science

Thus Spake Zuska

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Question: Did you know that there are National Historic Chemical Landmarks? Answer: Yes, there are. Question: What did the American Chemical Society declare to be its first National Historic Chemical Landmark, and where can you find it? Answer: “Old Faithful”, a Bakelizer or steam pressure vessel, vintage 1909. Phenol and formaldehyde were hardened at 150…

Rules For Media Coverage of Feminists

The most excellent Dr. Isis has launched her most excellent Letters to Our Daughters project. Isis tells us The inspiration for my Letters to Our Daughters Project comes from my hope that we can recreate our family tree here, creating a forum where the mothers and aunts in our fields (which I hope to not…

Oh, linky blogosphere, how I love thee! I was just starting to browse through Atoms Arranged Meaningwise by Rachel McKinney – which I found via Scientiae’s blogroll – when her most recent post sent me shooting off to Threadbared. Rachel notes: And I know we’re supposed to be good little serious philosophers and clothes aren’t…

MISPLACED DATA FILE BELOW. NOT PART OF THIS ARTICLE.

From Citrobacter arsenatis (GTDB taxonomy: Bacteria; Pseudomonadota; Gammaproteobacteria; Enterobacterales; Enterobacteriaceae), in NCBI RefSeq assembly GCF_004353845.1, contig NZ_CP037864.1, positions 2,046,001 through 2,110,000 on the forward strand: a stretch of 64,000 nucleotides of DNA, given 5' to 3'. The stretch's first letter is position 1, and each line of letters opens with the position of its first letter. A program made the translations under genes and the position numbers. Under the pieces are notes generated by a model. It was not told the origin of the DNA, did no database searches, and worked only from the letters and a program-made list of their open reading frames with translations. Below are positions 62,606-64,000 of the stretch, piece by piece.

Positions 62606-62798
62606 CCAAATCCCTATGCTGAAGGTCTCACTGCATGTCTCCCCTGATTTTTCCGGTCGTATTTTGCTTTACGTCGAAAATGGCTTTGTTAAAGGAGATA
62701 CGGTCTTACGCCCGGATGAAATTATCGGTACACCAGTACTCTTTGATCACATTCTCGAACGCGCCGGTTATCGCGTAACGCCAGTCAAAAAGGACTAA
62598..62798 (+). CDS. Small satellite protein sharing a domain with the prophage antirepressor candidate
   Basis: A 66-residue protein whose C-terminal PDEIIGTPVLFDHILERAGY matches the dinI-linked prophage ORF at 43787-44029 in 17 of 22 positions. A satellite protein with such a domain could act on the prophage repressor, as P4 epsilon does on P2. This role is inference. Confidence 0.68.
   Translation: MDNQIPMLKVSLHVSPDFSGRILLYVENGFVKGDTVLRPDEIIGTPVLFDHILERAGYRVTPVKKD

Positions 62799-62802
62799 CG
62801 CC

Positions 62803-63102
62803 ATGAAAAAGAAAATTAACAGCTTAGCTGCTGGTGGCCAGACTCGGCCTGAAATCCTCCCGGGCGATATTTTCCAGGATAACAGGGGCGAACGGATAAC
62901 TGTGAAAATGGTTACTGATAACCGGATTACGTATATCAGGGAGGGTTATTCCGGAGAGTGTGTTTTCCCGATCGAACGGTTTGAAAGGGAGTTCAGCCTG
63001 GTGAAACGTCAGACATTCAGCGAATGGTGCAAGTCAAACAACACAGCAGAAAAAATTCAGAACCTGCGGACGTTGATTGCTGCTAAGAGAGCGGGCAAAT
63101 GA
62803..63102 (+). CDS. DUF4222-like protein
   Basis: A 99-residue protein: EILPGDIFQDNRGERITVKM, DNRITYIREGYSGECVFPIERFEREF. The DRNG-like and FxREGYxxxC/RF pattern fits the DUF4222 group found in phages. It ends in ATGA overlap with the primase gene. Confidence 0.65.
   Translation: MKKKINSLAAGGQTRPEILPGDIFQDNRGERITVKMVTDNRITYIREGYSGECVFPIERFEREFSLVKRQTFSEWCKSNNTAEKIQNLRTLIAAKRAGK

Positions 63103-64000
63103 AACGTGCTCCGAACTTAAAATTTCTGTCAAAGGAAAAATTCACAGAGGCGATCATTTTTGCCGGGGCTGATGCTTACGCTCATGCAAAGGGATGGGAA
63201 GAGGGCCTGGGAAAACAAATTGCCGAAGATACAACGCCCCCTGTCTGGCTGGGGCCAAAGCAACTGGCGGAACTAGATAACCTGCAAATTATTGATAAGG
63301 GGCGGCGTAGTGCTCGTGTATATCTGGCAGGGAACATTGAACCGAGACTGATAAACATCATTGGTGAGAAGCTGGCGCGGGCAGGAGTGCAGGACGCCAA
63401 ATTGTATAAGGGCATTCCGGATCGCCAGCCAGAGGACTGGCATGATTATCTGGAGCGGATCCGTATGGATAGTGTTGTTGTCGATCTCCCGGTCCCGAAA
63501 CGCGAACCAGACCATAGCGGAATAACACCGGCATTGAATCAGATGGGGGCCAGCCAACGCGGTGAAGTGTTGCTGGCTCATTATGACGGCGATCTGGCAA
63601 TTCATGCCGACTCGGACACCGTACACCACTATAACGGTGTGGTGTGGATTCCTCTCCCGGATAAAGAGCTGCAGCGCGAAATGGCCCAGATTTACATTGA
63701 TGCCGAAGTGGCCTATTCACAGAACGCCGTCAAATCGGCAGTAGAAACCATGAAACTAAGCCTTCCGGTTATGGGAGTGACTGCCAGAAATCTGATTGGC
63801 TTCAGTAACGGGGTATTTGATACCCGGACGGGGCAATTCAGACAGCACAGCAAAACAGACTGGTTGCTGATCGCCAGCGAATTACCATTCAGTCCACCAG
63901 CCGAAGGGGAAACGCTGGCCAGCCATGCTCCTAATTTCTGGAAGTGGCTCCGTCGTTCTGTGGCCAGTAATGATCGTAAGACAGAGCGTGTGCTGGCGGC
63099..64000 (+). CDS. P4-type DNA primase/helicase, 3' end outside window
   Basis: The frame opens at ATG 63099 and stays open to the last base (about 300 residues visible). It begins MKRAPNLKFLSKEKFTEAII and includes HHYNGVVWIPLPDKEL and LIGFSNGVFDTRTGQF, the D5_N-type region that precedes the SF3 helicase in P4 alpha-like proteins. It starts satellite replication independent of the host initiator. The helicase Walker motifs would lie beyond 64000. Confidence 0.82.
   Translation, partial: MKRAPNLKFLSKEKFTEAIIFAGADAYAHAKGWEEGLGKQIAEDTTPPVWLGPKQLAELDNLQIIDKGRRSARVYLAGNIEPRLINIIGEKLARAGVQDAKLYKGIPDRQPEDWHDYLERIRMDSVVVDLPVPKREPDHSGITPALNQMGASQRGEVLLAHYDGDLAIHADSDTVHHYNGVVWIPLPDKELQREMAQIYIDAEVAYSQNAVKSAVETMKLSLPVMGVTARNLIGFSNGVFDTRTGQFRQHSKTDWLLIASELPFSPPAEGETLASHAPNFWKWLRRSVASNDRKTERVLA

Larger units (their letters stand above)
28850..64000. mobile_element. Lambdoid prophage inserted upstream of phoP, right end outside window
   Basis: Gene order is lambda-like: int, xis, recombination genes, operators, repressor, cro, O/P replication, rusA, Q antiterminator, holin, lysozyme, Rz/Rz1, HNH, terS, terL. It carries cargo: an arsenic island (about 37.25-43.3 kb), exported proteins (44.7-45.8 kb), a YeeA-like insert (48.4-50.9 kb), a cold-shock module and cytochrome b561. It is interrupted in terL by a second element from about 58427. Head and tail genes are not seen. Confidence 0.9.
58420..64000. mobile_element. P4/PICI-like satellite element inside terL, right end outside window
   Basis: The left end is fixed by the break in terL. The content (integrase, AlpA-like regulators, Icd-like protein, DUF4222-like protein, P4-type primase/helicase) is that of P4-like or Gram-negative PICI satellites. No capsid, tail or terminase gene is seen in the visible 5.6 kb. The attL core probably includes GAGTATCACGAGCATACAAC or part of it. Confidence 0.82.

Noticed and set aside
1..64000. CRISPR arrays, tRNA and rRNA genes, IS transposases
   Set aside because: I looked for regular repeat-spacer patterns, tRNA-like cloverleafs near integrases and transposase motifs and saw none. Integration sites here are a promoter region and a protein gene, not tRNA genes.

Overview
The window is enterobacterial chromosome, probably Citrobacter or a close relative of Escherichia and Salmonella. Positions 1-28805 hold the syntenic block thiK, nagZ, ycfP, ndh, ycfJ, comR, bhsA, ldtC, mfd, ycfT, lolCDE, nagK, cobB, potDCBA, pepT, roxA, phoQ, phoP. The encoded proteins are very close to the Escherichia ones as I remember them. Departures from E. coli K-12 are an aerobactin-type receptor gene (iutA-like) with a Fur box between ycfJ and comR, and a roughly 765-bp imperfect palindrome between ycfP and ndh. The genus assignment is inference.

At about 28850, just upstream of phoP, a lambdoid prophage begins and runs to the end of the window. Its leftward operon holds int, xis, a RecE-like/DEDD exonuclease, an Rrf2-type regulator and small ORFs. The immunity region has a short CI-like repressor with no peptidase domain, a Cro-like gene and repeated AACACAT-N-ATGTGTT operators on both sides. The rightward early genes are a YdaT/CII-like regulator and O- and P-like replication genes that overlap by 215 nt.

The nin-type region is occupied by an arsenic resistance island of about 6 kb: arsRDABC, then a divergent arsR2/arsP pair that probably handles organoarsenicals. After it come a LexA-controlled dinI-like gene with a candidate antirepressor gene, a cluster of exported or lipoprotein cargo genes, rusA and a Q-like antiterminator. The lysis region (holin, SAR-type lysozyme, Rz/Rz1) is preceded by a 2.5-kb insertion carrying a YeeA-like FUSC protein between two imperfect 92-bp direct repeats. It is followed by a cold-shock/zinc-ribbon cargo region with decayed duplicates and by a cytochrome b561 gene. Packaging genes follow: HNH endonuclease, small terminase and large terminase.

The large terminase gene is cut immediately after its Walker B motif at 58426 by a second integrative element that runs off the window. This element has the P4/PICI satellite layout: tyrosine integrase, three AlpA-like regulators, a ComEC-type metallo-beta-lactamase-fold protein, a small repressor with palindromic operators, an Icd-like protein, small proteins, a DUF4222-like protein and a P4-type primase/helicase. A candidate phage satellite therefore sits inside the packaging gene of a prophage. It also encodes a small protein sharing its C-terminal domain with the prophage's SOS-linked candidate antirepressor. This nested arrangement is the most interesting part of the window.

Tiny Shiny Keys and Gendered Language

Yesterday I was listening to Morning Edition on NPR and caught this very intriguing segment, Shakespeare Had Roses All Wrong. Would you describe a bridge as fragile, elegant, beautiful, peaceful, slender, pretty? Or as strong, dangerous, long, sturdy, big, towering? Lera Boroditsky, an assistant psychology professor at Stanford University, found that it depends – for…

A few days ago I wrote about The Problem of the Problem of Motherhood in Science, a post inspired by Meg Urry’s book review of Motherhood, the Elephant in the Laboratory by Emily Monosson. A vigorous discussion ensued in the comments – thank you all for participating! It turns out the author of the book…

Over at Fairer Science, at the end of an excellent rant about the uselessness of one-shot workshops, Pat Campbell writes: One other thing, if I see one more article about why there aren’t more women in science that concludes “it’s the children” I am going to run amuck. This one says “Women don’t choose careers…

I love Ursula K. le Guin’s the Earthsea series, and recently finished reading the final novel, The Other Wind. Those who are familiar with the Earthsea books will know that among other topics, le Guin explores traditional gender roles, their change, and men’s disparagement of women’s power. Towards the end of The Other Wind, one…